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    On this day in 1944, U.S. President Franklin D. Roosevelt signs the G.I. Bill, an unprecedented act of legislation designed to compensate returning members of the armed services–known as G.I.s–for their efforts in World War II.
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    During World War II, the U.S. 10th Army overcomes the last major pockets of Japanese resistance on Okinawa Island, ending one of the bloodiest battles of World War II. The same day, Japanese Lieutenant General Mitsuru Ushijima, the commander of Okinawa’s defense, committed suicide with a number of Japanese officers and troops rather than surrender.
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    The Red Scare of the 1940s and 1950s famously ended the careers of numerous film-industry professionals and forced others to avoid blacklisting by repudiating their political beliefs and “naming names” of suspected Communist sympathizers to the House Committee on Un-Activities (HUAC). But Hollywood actors, directors and screenwriters were not the only victims of the Cold War anti-Communist purges in the entertainment industry. Prominent figures in the music industry were also targeted, including Leonard Bernstein, Aaron Copland, Lena Horne, Pete Seeger and Artie Shaw, all of whom were named publicly as suspected Communist sympathizers on this day in 1950, in the infamous publication Red Channels: The Report of Communist Influence in Radio and Television.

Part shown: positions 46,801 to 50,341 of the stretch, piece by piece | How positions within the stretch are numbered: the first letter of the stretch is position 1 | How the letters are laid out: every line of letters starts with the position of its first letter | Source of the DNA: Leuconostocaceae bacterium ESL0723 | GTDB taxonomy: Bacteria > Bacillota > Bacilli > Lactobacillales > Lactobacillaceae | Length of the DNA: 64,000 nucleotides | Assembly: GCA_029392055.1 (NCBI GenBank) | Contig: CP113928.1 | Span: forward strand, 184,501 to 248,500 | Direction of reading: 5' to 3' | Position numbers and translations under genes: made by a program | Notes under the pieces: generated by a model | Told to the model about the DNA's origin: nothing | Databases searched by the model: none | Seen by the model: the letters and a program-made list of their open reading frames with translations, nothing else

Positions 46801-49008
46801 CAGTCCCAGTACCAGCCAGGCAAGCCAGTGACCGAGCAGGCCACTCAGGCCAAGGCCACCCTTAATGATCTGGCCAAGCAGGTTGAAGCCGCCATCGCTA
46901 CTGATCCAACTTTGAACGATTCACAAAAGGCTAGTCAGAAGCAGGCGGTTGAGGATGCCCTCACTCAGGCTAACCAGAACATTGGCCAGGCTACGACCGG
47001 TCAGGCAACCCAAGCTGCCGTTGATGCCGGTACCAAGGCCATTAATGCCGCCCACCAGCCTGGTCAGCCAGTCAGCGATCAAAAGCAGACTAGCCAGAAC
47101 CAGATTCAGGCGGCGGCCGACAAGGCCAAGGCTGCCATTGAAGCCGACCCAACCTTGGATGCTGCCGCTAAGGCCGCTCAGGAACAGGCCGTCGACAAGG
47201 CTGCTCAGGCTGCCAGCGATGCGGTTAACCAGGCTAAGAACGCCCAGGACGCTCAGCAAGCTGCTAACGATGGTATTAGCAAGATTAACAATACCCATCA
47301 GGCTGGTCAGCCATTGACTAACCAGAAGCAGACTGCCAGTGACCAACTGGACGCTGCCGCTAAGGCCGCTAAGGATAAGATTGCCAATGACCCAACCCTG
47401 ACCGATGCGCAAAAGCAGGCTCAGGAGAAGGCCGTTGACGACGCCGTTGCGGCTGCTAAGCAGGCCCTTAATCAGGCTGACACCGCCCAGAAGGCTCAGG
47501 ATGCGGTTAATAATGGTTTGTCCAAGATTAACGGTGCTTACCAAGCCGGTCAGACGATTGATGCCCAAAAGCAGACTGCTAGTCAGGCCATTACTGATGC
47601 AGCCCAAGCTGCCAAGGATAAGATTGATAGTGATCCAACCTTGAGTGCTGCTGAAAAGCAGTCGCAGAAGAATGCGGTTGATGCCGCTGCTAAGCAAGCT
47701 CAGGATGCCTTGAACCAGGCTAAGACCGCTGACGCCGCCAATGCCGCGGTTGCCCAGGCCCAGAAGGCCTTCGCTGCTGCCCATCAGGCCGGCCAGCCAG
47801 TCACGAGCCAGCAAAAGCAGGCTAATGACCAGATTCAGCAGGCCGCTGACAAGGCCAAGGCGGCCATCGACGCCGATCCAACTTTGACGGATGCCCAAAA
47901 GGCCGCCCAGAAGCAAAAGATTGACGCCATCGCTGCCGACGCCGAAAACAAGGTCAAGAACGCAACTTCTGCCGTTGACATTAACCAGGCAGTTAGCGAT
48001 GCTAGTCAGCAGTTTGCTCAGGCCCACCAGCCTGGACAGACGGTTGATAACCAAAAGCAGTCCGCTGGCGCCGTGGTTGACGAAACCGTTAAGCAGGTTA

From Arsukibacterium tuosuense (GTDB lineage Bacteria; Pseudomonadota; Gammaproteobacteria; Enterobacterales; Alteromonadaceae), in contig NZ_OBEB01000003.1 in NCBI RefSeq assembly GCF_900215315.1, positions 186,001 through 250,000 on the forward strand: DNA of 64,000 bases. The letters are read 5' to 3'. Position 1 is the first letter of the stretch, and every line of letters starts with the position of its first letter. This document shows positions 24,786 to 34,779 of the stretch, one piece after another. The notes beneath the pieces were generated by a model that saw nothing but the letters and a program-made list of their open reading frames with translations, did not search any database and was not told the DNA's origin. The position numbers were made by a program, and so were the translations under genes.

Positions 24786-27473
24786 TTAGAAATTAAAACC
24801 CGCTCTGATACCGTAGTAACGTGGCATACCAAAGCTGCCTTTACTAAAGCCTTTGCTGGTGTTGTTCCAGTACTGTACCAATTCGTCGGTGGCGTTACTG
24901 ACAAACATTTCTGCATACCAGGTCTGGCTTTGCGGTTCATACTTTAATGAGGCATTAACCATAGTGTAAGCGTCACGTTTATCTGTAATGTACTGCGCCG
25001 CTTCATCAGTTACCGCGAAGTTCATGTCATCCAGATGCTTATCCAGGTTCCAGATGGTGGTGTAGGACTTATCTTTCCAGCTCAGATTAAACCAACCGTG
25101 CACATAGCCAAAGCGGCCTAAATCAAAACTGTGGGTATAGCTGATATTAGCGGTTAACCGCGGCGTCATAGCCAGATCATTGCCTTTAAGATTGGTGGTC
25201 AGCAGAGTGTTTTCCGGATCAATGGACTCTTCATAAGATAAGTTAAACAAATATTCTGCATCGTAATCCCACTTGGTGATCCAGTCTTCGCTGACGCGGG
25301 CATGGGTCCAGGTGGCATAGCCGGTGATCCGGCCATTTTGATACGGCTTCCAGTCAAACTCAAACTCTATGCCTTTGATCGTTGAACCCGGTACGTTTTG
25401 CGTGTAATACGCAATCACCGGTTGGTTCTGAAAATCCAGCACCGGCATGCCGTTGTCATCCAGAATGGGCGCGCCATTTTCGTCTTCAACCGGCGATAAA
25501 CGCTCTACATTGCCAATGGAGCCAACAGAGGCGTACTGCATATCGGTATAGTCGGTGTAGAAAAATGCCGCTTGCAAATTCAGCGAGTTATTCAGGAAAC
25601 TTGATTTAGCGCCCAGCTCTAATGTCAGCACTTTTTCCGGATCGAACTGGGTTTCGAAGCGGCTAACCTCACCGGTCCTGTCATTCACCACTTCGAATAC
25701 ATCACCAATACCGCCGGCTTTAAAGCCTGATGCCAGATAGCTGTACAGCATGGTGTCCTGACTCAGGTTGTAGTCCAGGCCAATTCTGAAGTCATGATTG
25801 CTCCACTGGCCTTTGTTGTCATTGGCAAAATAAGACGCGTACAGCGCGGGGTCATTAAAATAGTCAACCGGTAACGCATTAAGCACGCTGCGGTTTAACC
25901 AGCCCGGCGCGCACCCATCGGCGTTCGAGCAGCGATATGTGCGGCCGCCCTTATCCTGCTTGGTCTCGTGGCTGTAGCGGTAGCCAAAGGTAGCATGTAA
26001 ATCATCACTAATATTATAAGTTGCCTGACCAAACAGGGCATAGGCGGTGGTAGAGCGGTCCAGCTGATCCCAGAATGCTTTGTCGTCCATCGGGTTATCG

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    On this day in 1941, over 3 million German troops invade Russia in three parallel offensives, in what is the most powerful invasion force in history. Nineteen panzer divisions, 3,000 tanks, 2,500 aircraft, and 7,000 artillery pieces pour across a thousand-mile front as Hitler goes to war on a second front.
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    On this day in 2001, “The Fast and the Furious,” a crime drama based in the underground world of street racing in Southern California, debuts in theaters across the United States.
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    1992
    Teflon Don sentenced to life

    Mafia boss John Gotti, who was nicknamed the “Teflon Don” after escaping unscathed from several trials during the 1980s, is sentenced to life in prison after being found guilty on 14 accounts of conspiracy to commit murder and racketeering. Moments after his sentence was read in a federal courthouse in Brooklyn, hundreds of Gotti’s supporters stormed the building and overturned and smashed cars before being forced back by police reinforcements.
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    On this day in 1902, German automaker Daimler-Motoren-Gesellschaft (DMG) first registers “Mercedes” as a brand name; the name will gain full legal protection the next September.
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    A spate of tornadoes across West Virginia and Pennsylvania kills more than 150 people on this day in 1944. Most of the twisters were classified as F3, but the most deadly one was an F4 on the Fujita scale, meaning it was a devastating tornado, with winds in excess of 207 mph.